Dave Conrad: Friendly companies need friendly employees
Dear Dave: My company is not a very friendly place to work. I am close to a few of my co-workers, but overall I think that I have a hard time warming up to other employees and they could care less about warming up to me. For example: When I am walking toward another worker in the hallway, they look away, or make it seem like they are focused on a piece of work or their cell phone. I think a simple “hello” would be nice to hear. I am not looking for much, just workers — including managers — being more friendly to each other. Do you know what I mean? Any ideas? — C
Dear C: I sure do know what you mean. Coming from a family of friendly people who would talk to a tree if they could, I grew up thinking everybody was and should be nice to each other and greet each other when meeting. I believed things just worked that way. I know for a fact that I was drawn to other people that thought like I did and they were just nice people who tried to make others feel welcome and accepted.
I’m not saying that I was God’s gift to friendliness and kindness — I just knew that people felt good about being greeted and felt they were worthy of being talked to. I hope I am making this clear. Simply, I believed that people feel included, respected and uplifted if someone took the few seconds it takes to say “Hi” or “How are you doing?”
Have you ever noticed how workers react when you first come up to them — let’s say a service attendant at a convenience store — and you say “Hello. How’s your day going?” They may just quickly say “OK” and indicate things should just move along. But I notice more. I notice that they actually sensed that a small piece of kindness took place and that they were considered to be people, and not robots. And they felt like they were serving real people, instead of just taking money for gas and snacks, or telling people the bathrooms are in the back.
Now, there are some reading my beliefs and are thinking that I am making too big of a deal out of all this and that workers just want to do their work and not have to attend to an additional layer, such as reacting to greetings all day.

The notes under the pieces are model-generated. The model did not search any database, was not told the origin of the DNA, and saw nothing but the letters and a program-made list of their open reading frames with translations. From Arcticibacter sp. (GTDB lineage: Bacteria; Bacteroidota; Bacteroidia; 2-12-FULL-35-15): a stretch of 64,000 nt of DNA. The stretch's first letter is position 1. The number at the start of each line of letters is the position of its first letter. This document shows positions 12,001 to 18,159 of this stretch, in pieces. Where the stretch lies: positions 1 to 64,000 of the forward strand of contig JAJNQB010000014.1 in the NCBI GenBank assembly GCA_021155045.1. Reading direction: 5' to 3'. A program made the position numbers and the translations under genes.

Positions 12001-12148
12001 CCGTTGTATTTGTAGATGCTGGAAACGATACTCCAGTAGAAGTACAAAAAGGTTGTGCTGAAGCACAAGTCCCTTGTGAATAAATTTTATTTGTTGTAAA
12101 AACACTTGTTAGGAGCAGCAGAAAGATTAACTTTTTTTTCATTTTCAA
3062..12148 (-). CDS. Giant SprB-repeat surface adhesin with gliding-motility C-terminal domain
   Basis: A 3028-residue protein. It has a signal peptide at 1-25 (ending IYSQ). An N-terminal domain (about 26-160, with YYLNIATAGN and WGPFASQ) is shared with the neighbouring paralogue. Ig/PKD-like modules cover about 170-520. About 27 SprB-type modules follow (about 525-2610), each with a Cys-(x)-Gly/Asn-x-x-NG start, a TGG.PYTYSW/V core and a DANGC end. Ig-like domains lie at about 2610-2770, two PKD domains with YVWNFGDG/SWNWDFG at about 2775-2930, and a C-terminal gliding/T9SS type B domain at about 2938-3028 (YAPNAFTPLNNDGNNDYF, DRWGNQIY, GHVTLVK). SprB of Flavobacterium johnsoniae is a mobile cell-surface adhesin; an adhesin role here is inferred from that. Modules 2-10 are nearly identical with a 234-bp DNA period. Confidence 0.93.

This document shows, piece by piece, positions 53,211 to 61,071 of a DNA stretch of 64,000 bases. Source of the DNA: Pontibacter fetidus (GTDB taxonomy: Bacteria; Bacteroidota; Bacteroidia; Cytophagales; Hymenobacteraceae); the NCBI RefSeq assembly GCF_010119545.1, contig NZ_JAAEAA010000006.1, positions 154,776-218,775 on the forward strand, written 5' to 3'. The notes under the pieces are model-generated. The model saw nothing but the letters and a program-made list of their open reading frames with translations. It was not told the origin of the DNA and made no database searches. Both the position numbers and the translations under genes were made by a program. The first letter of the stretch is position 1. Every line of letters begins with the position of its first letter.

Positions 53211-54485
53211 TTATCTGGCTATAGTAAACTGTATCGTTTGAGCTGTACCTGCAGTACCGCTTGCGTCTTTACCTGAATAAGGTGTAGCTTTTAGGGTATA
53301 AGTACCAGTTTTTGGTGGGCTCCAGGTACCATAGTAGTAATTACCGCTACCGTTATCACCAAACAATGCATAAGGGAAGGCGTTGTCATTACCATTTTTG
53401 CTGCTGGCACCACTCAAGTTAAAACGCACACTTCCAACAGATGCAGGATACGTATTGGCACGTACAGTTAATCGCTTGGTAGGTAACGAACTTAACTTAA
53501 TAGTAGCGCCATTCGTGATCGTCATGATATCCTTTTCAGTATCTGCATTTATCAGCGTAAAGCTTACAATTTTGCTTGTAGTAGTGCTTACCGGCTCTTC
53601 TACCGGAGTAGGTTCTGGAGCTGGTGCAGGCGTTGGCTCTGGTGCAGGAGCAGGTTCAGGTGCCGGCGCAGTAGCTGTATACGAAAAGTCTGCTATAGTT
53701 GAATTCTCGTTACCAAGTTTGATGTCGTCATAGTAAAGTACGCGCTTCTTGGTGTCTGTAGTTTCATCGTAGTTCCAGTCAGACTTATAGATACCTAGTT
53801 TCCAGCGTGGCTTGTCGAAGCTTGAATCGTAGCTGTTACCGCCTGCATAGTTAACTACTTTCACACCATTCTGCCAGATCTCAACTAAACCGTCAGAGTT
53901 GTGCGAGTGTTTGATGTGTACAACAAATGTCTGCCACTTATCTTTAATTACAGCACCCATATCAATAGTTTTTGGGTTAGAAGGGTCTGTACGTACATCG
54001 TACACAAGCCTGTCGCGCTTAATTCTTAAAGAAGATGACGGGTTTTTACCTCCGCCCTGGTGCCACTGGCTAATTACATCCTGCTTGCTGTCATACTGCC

Well, I would bet money I am right and that even those appearing to be tough, unfriendly and bristly (I have never used bristly before) people will respond in a somewhat friendly manner, or at least think to themselves that the greeting was sincere and warm, and it made them feel good — even for a brief, fleeting moment.
If you make it a point to be friendly to others, it is not unusual for you to start receiving greetings from those who would ordinarily not give you the time of day. It’s kind of reciprocal, and when people get a gift (your acknowledgement of them), they will, in turn, give you a gift back (their acknowledgement of you). And let’s say that you find yourself on a team with one or more of these people; guess who will see a bit more of their consideration?
Being friendly as a practice
I am not saying that you should bounce around your place of work like some kind of “friendliness clown” or that you should force yourself to try and build lifelong friendships with every person you meet there — I am saying that you should just, plain be friendly. It doesn’t cost a dime to do so, and you will feel great for having been nice to someone.
Friendliness appears when you let someone in line go ahead of you because they appear to be in a hurry. It comes out when you let someone speak when they started a sentence at the same time you did. It comes out when you take a step back to sincerely listen and hear someone out when they are trying hard to get the words out. And friendliness appears when you ask someone if there is any way you can help them — even though you know you might hear them say, “Nope. I’m OK. Thanks.” But, you can still say, “Well, let me know if there is anything I can do.” There is a good chance they may come up to you for help, and you just formed a mini-bond between the other worker and yourself.
You don’t need special training to be authentically friendly — it comes from the heart. I often think how great it would be if people not only were friendly to each other, but also gave of what they had to help someone in need. It could be as simple as sharing knowledge about something you see people struggling with. The challenge is to make friendliness an ongoing practice and not be friendly only when you need something from someone.